Strategic CIO // Executive Insights & Innovation
Commentary
6/9/2009
11:44 PM
Bob Evans
Bob Evans
Commentary
Connect Directly
RSS
E-Mail
50%
50%

Global Investments Spur U.S. Jobs And Wages, Economists Say

When American companies expand their operations outside the U.S., those global investments lead directly to the hiring of more workers in the U.S. at higher wages because the companies become more successful and competitive, according to a new study from Harvard and Berkeley. To you nativists who'll howl like roasted cats at such objective research, there's an old saying: you can look it up.

When American companies expand their operations outside the U.S., those global investments lead directly to the hiring of more workers in the U.S. at higher wages because the companies become more successful and competitive, according to a new study from Harvard and Berkeley. To you nativists who'll howl like roasted cats at such objective research, there's an old saying: you can look it up.Earlier this week, Microsoft CEO Steve Ballmer said President Obama's plans to raise taxes on multinational corporations will drive jobs out of this country. And in a column today, American Enterprise Institute scholar Kevin Hassett uses Ballmer's comments to put the Harvard-Berkeley economics research in context:

"It makes U.S. jobs more expensive," Ballmer said. "We're better off taking lots of people and moving them out of the U.S." If Microsoft, perhaps our most competitive company, has to abandon the U.S. in order to continue to thrive, who exactly is going to stay?"

This issue is of enormous significance to CIOs responsible for setting offshoring strategies for their companies and then overseeing execution. In the current difficult economic climate, many politicians, union spokesmen, and other deeply vested interests are attempting to smear U.S. corporations that engage in outsourcing with the dishonest and misleading label of greedy and un-American frauds looking to exploit workers abroad and abandon them at home.

Using the Harvard-Berkeley economics research to full effect, Hassett says such claims are not only absurd but also are intended to distort the truth: that direct foreign investment spurs growth here in the U.S.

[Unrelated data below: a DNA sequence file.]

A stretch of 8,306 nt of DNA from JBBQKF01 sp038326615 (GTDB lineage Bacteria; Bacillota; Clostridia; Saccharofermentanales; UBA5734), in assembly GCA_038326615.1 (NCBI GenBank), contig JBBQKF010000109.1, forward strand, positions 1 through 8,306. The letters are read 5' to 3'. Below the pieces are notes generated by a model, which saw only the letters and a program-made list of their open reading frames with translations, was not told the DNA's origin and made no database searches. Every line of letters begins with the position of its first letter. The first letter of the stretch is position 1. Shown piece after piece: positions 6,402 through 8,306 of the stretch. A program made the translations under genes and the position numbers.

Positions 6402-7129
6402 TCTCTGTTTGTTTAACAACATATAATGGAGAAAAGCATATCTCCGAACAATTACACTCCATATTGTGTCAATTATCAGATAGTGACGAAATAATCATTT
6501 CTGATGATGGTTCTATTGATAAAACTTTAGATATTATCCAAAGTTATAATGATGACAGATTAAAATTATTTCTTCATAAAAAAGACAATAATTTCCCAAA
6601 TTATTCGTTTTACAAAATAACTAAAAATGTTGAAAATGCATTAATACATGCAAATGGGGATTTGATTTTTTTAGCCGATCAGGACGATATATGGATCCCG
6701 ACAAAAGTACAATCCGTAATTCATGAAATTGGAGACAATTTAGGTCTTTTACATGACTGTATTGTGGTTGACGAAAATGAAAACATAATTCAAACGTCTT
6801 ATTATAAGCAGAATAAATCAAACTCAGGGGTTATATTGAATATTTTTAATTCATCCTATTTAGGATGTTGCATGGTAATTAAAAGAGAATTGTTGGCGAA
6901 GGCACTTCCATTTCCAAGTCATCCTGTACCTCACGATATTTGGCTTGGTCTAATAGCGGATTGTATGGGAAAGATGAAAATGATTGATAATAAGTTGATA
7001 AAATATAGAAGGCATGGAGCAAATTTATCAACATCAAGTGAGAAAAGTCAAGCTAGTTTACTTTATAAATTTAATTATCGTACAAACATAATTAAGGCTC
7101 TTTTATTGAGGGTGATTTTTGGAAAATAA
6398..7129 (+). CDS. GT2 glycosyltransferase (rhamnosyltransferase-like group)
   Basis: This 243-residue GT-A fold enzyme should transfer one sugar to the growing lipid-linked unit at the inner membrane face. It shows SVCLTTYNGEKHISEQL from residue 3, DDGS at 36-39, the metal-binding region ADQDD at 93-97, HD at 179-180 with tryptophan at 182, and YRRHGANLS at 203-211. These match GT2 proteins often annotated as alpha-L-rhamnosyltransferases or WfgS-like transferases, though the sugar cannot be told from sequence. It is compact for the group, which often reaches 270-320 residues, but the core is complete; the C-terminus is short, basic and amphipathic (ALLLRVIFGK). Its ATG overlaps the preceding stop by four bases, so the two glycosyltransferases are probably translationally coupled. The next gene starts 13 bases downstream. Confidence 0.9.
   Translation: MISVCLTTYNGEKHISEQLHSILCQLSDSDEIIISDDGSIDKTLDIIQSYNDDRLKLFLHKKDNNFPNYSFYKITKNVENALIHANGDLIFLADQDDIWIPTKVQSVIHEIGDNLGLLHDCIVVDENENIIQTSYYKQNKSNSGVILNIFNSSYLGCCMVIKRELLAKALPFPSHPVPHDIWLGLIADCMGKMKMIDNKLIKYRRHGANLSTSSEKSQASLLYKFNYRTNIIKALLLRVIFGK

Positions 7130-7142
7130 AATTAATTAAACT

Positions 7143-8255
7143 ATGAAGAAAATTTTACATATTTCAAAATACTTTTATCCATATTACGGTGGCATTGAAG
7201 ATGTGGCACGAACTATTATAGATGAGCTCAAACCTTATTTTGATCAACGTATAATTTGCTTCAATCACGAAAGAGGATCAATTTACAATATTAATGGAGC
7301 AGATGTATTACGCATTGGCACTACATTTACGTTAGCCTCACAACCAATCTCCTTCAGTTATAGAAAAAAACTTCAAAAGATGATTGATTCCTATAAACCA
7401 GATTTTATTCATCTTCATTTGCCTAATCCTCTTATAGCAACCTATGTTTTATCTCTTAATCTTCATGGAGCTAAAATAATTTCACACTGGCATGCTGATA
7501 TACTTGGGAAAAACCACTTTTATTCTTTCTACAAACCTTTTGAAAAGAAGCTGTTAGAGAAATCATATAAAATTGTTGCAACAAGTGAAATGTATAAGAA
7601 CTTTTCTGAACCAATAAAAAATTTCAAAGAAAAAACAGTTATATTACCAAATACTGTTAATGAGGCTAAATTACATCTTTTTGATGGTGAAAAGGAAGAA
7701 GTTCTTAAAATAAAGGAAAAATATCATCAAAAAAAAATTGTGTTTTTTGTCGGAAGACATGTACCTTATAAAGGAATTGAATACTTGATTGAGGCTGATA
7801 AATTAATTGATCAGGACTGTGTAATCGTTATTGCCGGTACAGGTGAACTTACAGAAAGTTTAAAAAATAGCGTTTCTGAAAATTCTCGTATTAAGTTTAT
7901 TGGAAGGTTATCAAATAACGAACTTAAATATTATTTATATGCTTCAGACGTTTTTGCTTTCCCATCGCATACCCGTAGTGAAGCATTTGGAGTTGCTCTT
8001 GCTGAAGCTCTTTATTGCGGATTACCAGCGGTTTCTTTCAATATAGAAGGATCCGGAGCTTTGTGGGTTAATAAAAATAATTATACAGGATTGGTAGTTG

First, he says, the U.S. has the second-highest combined corporate tax rates in the world -- about 10 percentage points higher than the average of 27% for major developed countries in the Organization for Economic Cooperation and Development.

Second, our tax code allows U.S. companies to set up subsidiaries in other countries, which, because of our own onerous corporate tax rates, all have lower corporate tax rates than the U.S., with the exception of Japan.

Third, those subsidiaries pay taxes at the rate of their host country, and don't incur the full burden of U.S. taxation "until the money is mailed home."

Fourth, says Hassett, "American companies use this approach to acquire market share overseas. The alternative is losing the business to foreign competitors."

And then he pulls out the big guns:

"Don't just take my word for it. A recent paper by Harvard economists Mihir Desai and C. Fritz Foley and Berkeley economist James Hines and published in the distinguished American Economic Review gathered data on American multinationals to explore the impact of foreign investments on domestic U.S. activity.

"Their conclusion was striking. The authors found that "10 percent greater foreign capital investment is associated with 2.2 percent greater domestic investment, and that 10 percent greater foreign employee compensation is associated with 4 percent greater domestic employee compensation. Changes in foreign and domestic sales, assets, and numbers of employees are likewise positively associated; the evidence also indicates that greater foreign investment is associated with additional domestic exports and R&D spending," the authors say.

Hassett concludes: "So when firms expand their operations abroad, taking advantage of the lower foreign tax rates, it helps their workers in the U.S. Higher sales abroad (surprise, surprise) are good for domestic workers."

Okay, all you folks who believe offshore operations are destroying the U.S. economy, the microphone is all yours.

Comment  | 
Print  | 
More Insights
The Business of Going Digital
The Business of Going Digital
Digital business isn't about changing code; it's about changing what legacy sales, distribution, customer service, and product groups do in the new digital age. It's about bringing big data analytics, mobile, social, marketing automation, cloud computing, and the app economy together to launch new products and services. We're seeing new titles in this digital revolution, new responsibilities, new business models, and major shifts in technology spending.
Register for InformationWeek Newsletters
White Papers
Current Issue
InformationWeek Tech Digest - July 22, 2014
Sophisticated attacks demand real-time risk management and continuous monitoring. Here's how federal agencies are meeting that challenge.
Flash Poll
Video
Slideshows
Twitter Feed
InformationWeek Radio
Live Streaming Video
Everything You've Been Told About Mobility Is Wrong
Attend this video symposium with Sean Wisdom, Global Director of Mobility Solutions, and learn about how you can harness powerful new products to mobilize your business potential.